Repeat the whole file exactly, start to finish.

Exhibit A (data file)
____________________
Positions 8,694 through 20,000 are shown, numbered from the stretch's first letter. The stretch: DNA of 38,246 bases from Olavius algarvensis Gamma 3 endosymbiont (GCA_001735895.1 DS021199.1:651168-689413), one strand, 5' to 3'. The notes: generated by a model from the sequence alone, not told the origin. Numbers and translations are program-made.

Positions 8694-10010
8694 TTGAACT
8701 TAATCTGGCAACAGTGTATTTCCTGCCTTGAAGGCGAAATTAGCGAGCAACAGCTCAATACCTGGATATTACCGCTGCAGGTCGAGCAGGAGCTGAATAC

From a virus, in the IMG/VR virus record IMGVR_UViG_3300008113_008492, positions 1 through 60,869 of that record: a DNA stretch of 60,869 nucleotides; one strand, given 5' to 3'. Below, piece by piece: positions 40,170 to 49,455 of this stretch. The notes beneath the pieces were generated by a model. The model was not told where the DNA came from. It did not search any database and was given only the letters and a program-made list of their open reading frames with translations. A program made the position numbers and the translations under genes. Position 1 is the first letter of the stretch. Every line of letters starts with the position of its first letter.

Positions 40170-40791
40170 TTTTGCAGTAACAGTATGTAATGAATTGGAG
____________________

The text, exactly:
Positions 8,694 through 20,000 are shown, numbered from the stretch's first letter. The stretch: DNA of 38,246 bases from Olavius algarvensis Gamma 3 endosymbiont (GCA_001735895.1 DS021199.1:651168-689413), one strand, 5' to 3'. The notes: generated by a model from the sequence alone, not told the origin. Numbers and translations are program-made.

Positions 8694-10010
8694 TTGAACT
8701 TAATCTGGCAACAGTGTATTTCCTGCCTTGAAGGCGAAATTAGCGAGCAACAGCTCAATACCTGGATATTACCGCTGCAGGTCGAGCAGGAGCTGAATAC

From a virus, in the IMG/VR virus record IMGVR_UViG_3300008113_008492, positions 1 through 60,869 of that record: a DNA stretch of 60,869 nucleotides; one strand, given 5' to 3'. Below, piece by piece: positions 40,170 to 49,455 of this stretch. The notes beneath the pieces were generated by a model. The model was not told where the DNA came from. It did not search any database and was given only the letters and a program-made list of their open reading frames with translations. A program made the position numbers and the translations under genes. Position 1 is the first letter of the stretch. Every line of letters starts with the position of its first letter.

Positions 40170-40791
40170 TTTTGCAGTAACAGTATGTAATGAATTGGAG